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(Review originally written at 29 March 2010)

Even though it is a great shame that the Hammer studios did not continue the Sherlock Holmes-series with Peter Cushing in the lead, I can understand why it didn't got picked up by the audience. It's not necessarily due to the lack of monsters and horror but more because this movie is a bit of a lackluster. It just isn't a very exciting movie to watch.

But even so, I still really liked this movie. To me Peter Cushing really is the definitive Sherlock Holmes. I would had loved to see him play the character more often. He did played the character a couple of times again in a BBC produced series and again in 1984, in one of his last movies, "The Masks of Death", directed by former Hammer studios director Roy Ward Baker. But of course all of these productions lack the Hammer touch and feel, that made all those movies so distinctive. It was a real perfect combination, the Sherlock Holmes character and universe, Peter Cushing and the Hammer studios. Whenever I think of Sherlock Holmes, it still is an image of Peter Cushing that pops up into my mind first. He was that perfect for the role.

It's also really true that it's one of Cushing's best acting roles. Seemed he really enjoyed playing the iconic character and got really into his role. Other Hammer icon Christopher Lee is also in the movie and he played a good and enjoyable role in it as well. It was actually one of the first movies Cushing and Lee appeared together in, after the of course more well known 1958 "Dracula" version, with Lee as the count and Cushing as vampire killer Van Helsing.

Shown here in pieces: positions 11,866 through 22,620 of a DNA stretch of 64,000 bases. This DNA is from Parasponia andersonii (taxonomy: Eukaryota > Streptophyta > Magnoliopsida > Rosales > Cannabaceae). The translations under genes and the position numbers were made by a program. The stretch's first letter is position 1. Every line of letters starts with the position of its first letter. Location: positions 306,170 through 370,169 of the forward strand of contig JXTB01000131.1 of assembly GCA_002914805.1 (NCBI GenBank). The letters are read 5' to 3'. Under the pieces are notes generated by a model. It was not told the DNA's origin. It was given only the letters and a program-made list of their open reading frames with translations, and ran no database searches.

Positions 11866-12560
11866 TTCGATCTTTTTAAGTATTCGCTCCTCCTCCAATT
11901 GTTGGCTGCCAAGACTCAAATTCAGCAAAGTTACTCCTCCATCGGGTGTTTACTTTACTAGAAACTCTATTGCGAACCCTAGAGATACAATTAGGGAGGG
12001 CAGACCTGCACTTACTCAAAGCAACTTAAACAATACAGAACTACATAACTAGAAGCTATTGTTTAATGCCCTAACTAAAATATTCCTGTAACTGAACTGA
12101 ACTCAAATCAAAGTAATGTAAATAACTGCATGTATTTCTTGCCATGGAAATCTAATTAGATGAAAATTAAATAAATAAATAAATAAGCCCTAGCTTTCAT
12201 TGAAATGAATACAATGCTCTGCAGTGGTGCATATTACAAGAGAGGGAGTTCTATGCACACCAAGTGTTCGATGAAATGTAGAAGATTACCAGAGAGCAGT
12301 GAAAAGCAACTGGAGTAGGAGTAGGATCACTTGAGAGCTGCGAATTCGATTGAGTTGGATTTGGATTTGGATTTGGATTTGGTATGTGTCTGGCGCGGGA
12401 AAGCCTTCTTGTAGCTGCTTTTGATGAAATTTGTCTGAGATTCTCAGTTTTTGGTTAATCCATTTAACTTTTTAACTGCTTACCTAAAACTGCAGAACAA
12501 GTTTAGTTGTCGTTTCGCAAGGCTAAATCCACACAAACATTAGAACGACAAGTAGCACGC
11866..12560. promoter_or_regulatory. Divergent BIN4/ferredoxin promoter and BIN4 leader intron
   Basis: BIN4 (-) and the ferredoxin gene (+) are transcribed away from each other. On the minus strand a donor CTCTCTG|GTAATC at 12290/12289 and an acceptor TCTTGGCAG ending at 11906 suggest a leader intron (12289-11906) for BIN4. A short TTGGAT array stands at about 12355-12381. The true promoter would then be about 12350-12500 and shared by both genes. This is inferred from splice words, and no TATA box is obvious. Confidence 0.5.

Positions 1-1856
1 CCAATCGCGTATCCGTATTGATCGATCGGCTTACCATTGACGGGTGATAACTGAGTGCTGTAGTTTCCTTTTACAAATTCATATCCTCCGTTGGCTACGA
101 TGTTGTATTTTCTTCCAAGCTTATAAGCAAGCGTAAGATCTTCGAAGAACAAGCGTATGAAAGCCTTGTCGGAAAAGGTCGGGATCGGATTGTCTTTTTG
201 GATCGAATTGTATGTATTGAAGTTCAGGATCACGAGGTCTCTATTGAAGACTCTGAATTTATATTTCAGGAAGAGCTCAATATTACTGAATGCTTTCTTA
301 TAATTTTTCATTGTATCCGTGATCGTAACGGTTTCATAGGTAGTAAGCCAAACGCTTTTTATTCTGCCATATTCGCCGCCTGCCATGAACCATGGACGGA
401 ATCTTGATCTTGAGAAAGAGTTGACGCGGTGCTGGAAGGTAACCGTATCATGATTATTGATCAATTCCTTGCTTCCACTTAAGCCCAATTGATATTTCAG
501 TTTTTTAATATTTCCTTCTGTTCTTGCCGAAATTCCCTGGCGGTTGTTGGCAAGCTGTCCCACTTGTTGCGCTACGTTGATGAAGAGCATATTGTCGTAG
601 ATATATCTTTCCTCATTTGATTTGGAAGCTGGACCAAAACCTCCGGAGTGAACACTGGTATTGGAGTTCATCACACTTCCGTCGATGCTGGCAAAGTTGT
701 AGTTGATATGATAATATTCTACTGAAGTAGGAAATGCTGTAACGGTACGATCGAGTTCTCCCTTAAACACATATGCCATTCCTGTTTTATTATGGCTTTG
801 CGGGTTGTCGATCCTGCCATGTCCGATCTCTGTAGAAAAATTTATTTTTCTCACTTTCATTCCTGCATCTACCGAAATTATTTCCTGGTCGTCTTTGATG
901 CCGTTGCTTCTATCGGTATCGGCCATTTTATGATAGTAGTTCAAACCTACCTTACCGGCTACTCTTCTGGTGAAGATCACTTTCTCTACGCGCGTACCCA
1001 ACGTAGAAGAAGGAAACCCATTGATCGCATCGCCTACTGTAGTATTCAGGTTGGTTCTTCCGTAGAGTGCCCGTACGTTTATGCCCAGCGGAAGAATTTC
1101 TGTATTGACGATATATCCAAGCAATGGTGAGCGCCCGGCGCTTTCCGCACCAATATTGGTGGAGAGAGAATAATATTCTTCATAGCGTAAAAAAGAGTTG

For this movie the two also teamed up again with director Terence Fisher, who is one of the most recognizable names from the Hammer studios period as a director. He directed a large amount of movies for the British studios and among them are the very best and also best known ones, such as most of the Dracula and Frankenstein movies. Ironicaly he would also direct a later Sherlock Holmes movie, with this time Christopher Lee as the pipe-smoking detective.

The movie its story got based on one of the Arthur Conan Doyle novels. I think that without a doubt the Hound of the Baskervilles is the most filmed Sherlock Holmes novel. I don't really see why really, as it really isn't the most spectacularly mysterious or thrilling tense story. It only has an handful of characters in it, which does not work to well for the mystery and whodunit element of the story. Besides, there isn't always a lot happening in the story. Sherlock Holmes himself is also out of the movie for too long, too often.

The movie has a real Hammer studios look and atmosphere to it. Some exterior shots got obviously shot inside of a studio, with fake looking sets, backdrops and of course an inevitable smoke-machine. To me this is no complaint really. It is what makes the Hammer studios so unique and strangely appealing and charming to watch. I also don't think that the modern Hammer-fan will be disappointed by this movie.

A good movie and it's a real big shame not more of it got made by the Hammer studios, with Peter Cushing in the lead.

7/10

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About Frank Veenstra

Watches movies...writes about them...and that's it for now.
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